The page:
People who consume a good amount of omega-3's -- the fatty acids predominantly found in oily fish -- may have a lower risk of developing gum disease, suggests a new study.

However, the researchers are hesitant to give omega-3's full credit just yet, as other factors might be involved, too.

Advanced gum disease, known as periodontitis, is a chronic inflammation caused by the accumulation of bacteria at the gum line. The condition can lead to bone and tooth loss.

"The bacteria involved seem to need inflammation to grow," senior researcher Dr. Kenneth J. Mukamal of Harvard Medical School, Boston, told Reuters Health in an e-mail. "Indeed, anti-inflammatory treatment with omega-3's seems to help experimental periodontitis in rabbits. Our hope was to extend that to humans."

Mukamal and his colleagues studied more than 9,000 adults, all participants in the National Health and Nutrition Examination Survey between 1999 and 2004.

About eight percent of the participants had gum disease, report the researchers in the Journal of the American Dietetic Association.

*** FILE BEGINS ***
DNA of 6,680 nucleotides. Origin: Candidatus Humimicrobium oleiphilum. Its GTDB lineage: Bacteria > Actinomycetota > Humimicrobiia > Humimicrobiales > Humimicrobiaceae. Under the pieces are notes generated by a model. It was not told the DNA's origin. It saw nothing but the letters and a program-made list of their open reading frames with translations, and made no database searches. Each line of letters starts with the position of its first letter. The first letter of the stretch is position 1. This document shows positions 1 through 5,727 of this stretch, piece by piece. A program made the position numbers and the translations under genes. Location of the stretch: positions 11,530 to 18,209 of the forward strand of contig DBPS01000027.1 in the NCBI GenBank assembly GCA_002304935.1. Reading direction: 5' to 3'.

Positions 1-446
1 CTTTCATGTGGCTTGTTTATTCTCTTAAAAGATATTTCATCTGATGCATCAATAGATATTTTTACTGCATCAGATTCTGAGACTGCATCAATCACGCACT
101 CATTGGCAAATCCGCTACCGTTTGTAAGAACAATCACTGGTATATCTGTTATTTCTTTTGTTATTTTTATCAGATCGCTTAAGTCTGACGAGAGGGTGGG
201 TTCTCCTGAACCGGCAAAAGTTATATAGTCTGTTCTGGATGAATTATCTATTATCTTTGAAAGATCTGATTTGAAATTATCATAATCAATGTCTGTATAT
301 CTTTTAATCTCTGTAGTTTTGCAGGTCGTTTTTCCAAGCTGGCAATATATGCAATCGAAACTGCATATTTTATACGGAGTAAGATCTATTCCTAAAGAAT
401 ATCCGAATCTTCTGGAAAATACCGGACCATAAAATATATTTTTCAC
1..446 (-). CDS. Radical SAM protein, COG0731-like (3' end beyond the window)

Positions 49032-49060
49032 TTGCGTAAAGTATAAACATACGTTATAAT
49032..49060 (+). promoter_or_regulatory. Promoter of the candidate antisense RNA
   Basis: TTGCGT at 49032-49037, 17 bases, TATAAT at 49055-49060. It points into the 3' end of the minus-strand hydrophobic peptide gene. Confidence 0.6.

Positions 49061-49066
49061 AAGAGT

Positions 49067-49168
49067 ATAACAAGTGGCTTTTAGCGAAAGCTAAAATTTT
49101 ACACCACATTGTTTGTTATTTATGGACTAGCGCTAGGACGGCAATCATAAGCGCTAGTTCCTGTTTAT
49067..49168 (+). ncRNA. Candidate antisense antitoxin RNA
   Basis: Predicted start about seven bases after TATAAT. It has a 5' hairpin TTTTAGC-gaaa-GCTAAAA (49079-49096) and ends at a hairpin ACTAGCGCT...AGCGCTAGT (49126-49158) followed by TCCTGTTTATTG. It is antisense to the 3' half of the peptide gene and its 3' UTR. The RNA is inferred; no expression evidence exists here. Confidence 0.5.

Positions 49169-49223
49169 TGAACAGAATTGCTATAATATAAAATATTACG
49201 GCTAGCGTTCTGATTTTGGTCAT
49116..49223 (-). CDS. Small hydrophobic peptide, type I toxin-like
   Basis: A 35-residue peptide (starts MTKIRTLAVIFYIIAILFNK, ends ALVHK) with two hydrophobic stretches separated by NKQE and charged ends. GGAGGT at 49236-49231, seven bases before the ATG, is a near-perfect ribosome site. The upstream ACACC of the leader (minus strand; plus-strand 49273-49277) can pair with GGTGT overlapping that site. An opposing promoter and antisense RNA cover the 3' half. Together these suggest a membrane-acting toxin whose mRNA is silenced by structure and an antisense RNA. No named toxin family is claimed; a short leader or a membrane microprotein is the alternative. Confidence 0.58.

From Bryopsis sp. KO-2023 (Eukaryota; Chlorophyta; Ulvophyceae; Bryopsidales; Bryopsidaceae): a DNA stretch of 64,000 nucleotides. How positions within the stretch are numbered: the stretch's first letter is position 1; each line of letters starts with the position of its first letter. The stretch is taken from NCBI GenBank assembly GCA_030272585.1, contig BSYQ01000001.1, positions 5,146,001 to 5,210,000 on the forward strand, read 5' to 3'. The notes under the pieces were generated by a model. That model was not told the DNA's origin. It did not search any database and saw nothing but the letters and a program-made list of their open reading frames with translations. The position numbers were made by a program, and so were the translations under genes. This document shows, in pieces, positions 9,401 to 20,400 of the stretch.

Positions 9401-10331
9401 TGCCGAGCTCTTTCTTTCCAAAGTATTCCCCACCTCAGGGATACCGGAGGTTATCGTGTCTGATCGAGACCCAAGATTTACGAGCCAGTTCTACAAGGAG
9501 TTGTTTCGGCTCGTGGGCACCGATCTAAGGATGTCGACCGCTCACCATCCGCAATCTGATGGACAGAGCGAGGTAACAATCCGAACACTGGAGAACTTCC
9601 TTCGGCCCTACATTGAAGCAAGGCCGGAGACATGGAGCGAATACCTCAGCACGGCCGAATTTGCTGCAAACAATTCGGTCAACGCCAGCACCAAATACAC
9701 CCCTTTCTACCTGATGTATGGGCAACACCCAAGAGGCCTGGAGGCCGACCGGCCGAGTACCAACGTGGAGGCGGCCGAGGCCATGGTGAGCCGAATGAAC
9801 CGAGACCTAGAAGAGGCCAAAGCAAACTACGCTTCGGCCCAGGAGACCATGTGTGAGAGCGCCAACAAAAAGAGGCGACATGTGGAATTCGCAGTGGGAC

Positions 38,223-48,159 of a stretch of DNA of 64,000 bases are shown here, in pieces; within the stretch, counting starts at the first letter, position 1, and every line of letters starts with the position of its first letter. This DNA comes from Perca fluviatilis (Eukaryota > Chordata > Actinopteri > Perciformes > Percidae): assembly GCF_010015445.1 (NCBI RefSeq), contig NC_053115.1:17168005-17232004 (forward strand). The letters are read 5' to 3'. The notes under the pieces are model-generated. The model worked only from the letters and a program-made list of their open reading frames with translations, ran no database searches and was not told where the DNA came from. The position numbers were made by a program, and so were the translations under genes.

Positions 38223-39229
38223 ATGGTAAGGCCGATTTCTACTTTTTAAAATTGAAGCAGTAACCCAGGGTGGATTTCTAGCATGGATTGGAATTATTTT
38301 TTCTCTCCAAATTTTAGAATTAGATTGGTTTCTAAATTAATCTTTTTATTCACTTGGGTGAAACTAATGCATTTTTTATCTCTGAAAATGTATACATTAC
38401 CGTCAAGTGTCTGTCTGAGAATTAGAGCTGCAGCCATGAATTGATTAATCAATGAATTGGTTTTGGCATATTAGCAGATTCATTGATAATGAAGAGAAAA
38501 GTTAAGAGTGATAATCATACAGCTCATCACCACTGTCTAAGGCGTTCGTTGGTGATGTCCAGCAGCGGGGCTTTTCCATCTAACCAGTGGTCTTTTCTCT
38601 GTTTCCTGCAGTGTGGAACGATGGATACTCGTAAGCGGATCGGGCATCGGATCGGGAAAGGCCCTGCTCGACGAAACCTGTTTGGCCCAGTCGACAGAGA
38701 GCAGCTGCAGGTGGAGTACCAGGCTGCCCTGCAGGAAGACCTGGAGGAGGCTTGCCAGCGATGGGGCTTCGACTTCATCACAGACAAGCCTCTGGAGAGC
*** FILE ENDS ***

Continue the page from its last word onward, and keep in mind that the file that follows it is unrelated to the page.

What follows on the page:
Based on the participants' recalls of their diets over the previous 24 hours, the team found that those who consumed intermediate or high amounts of one of the main fish-derived omega-3 fatty acids, DHA, were less likely to have the disease.

After taking into account factors such as age, sex and calorie intake, the top third of patients in terms of DHA intake had a 22-percent reduction in their odds of developing gum disease compared with those in the lowest third.

The researchers also found a lower rate of gum disease among participants with relatively low blood levels of C-reactive protein, a sign of inflammation.

Still, Mukamal cautioned that the findings don't yet confirm that omega-3's have a true protective effect on the gums. For example, tooth loss could have affected diets of the participants, rather than the other way around.

They also didn't obtain enough information in the study to pinpoint just how much omega-3 is best for the prevention of periodontitis, should it eventually prove to be protective.

Mukamal did highlight the American Heart Association's recommendation of two meals per week of fatty fish -- such as salmon, mackerel, herring or albacore tuna -- and noted that this "seems like a very reasonable amount."

Some earlier research has pointed to health benefits associated with fish oil, although the exact effects are still not clear.

"Omega-3's have a wide number of potentially beneficial effects on many organs," said Mukamal. "The gums may be a new one that hasn't been appreciated before."

For gum disease prevention, he also advises going to a dentist for regular cleaning, and if recommended, seeing a gum specialist for antibiotics or more aggressive cleaning.